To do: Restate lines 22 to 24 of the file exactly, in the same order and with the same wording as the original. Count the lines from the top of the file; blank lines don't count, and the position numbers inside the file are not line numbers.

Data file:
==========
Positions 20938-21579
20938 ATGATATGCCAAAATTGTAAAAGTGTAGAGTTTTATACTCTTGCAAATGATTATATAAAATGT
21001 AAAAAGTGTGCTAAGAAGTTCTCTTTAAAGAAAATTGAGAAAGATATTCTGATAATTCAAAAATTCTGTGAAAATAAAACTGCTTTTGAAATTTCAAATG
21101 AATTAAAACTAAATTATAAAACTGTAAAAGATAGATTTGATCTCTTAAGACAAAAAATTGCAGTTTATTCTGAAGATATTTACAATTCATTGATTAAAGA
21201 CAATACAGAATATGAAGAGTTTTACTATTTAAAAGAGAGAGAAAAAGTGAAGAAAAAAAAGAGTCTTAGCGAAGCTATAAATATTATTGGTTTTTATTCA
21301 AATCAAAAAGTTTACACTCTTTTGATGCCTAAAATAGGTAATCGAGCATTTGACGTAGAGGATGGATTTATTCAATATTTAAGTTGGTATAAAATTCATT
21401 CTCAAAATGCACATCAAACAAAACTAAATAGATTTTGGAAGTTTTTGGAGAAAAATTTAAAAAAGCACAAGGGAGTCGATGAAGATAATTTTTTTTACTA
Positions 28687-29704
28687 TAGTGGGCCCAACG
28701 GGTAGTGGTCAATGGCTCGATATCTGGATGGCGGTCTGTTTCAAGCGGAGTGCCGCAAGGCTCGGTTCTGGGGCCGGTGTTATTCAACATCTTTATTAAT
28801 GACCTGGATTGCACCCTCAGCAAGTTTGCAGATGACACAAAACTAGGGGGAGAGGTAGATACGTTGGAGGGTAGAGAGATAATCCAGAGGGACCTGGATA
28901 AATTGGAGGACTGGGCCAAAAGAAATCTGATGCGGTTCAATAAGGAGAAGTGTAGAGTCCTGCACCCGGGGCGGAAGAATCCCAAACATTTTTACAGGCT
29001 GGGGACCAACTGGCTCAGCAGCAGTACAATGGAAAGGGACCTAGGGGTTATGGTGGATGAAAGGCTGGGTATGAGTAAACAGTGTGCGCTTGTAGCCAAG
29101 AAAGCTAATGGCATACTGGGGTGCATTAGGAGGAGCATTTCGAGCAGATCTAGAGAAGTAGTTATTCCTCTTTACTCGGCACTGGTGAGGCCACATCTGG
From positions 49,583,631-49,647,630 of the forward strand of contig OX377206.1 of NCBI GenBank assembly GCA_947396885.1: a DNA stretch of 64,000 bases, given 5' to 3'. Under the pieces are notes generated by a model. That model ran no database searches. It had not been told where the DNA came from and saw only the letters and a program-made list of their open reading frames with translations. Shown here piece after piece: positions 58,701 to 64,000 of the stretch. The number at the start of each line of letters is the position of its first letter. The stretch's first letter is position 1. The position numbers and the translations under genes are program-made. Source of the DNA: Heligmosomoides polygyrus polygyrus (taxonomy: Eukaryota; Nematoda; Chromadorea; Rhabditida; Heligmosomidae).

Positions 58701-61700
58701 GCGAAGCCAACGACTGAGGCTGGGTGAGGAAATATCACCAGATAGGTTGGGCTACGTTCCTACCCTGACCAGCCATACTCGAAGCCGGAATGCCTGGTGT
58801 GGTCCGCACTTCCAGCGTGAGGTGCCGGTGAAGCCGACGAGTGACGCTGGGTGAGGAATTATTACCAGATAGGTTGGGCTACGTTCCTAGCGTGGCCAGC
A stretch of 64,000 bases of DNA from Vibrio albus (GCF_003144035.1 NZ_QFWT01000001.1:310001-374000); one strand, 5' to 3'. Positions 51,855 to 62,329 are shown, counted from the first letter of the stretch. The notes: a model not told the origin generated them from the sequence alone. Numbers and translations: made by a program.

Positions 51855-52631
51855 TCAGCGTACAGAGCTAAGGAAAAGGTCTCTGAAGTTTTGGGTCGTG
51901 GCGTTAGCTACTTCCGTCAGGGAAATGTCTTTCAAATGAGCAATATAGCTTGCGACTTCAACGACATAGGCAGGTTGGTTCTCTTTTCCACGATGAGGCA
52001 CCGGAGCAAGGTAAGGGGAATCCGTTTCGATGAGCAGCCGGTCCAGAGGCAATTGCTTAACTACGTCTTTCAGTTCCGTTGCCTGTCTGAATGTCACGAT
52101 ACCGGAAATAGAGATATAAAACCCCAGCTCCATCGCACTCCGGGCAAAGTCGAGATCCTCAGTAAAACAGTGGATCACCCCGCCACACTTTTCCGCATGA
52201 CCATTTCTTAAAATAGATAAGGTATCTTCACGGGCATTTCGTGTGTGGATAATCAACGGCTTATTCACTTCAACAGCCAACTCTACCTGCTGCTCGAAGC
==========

51901 GCGTTAGCTACTTCCGTCAGGGAAATGTCTTTCAAATGAGCAATATAGCTTGCGACTTCAACGACATAGGCAGGTTGGTTCTCTTTTCCACGATGAGGCA
52001 CCGGAGCAAGGTAAGGGGAATCCGTTTCGATGAGCAGCCGGTCCAGAGGCAATTGCTTAACTACGTCTTTCAGTTCCGTTGCCTGTCTGAATGTCACGAT
52101 ACCGGAAATAGAGATATAAAACCCCAGCTCCATCGCACTCCGGGCAAAGTCGAGATCCTCAGTAAAACAGTGGATCACCCCGCCACACTTTTCCGCATGA